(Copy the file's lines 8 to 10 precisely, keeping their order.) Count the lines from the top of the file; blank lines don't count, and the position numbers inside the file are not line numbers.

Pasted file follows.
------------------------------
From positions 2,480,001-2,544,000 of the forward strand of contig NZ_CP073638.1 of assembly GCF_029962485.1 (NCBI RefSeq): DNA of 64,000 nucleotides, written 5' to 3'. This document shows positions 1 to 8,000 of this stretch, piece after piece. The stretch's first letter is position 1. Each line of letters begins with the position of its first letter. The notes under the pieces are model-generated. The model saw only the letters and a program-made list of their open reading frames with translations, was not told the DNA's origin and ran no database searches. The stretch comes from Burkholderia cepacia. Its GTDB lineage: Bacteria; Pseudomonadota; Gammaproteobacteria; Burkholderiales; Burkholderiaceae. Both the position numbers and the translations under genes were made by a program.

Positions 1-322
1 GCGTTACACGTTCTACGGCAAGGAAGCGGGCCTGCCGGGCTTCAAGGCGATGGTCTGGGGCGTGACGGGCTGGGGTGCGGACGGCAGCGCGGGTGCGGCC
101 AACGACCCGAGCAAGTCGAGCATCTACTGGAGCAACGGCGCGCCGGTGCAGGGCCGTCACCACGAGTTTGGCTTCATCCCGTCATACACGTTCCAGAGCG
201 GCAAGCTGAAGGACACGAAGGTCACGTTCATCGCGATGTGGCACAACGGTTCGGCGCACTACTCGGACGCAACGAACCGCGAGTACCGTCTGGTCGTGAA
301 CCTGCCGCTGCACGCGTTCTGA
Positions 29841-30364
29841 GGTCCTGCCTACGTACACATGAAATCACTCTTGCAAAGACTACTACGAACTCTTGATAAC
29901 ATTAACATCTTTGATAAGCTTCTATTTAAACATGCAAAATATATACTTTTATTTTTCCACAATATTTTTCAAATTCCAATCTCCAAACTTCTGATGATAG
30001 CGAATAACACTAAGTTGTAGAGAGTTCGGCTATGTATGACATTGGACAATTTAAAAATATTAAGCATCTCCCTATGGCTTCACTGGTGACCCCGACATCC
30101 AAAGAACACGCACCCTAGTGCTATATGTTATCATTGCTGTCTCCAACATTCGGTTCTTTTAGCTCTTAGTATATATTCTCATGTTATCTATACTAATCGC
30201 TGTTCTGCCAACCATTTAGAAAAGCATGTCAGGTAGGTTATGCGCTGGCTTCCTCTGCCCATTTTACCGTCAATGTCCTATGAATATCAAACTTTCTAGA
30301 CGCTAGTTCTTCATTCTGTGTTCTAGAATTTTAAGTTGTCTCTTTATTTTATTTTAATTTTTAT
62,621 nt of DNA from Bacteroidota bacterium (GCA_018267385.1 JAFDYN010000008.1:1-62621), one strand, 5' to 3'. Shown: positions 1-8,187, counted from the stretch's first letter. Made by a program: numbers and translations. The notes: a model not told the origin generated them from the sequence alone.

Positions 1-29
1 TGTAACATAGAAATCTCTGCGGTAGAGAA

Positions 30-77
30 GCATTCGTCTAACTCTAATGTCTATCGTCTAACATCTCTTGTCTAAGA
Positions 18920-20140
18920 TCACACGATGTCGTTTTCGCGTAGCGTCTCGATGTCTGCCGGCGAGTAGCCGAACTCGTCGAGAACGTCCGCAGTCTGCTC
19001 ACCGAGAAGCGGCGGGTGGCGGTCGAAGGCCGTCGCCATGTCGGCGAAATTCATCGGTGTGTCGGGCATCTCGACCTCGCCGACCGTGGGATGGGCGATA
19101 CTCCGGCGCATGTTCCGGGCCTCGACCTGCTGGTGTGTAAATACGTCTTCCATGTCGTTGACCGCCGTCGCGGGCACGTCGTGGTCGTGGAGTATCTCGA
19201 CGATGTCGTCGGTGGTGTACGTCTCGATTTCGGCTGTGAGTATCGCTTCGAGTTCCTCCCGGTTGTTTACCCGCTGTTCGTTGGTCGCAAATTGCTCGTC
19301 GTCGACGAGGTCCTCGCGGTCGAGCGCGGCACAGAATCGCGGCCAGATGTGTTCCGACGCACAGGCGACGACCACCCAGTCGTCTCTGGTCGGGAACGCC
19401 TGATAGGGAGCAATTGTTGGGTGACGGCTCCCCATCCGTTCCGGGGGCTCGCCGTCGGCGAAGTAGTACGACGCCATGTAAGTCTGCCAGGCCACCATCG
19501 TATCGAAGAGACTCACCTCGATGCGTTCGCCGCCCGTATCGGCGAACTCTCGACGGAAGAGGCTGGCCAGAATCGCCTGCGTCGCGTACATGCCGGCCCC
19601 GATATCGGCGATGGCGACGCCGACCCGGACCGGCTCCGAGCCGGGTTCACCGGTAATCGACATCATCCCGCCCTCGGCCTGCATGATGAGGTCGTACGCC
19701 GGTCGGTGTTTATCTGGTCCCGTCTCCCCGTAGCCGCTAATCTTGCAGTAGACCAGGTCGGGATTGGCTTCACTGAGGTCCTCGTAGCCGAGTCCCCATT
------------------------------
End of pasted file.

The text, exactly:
29841 GGTCCTGCCTACGTACACATGAAATCACTCTTGCAAAGACTACTACGAACTCTTGATAAC
29901 ATTAACATCTTTGATAAGCTTCTATTTAAACATGCAAAATATATACTTTTATTTTTCCACAATATTTTTCAAATTCCAATCTCCAAACTTCTGATGATAG
30001 CGAATAACACTAAGTTGTAGAGAGTTCGGCTATGTATGACATTGGACAATTTAAAAATATTAAGCATCTCCCTATGGCTTCACTGGTGACCCCGACATCC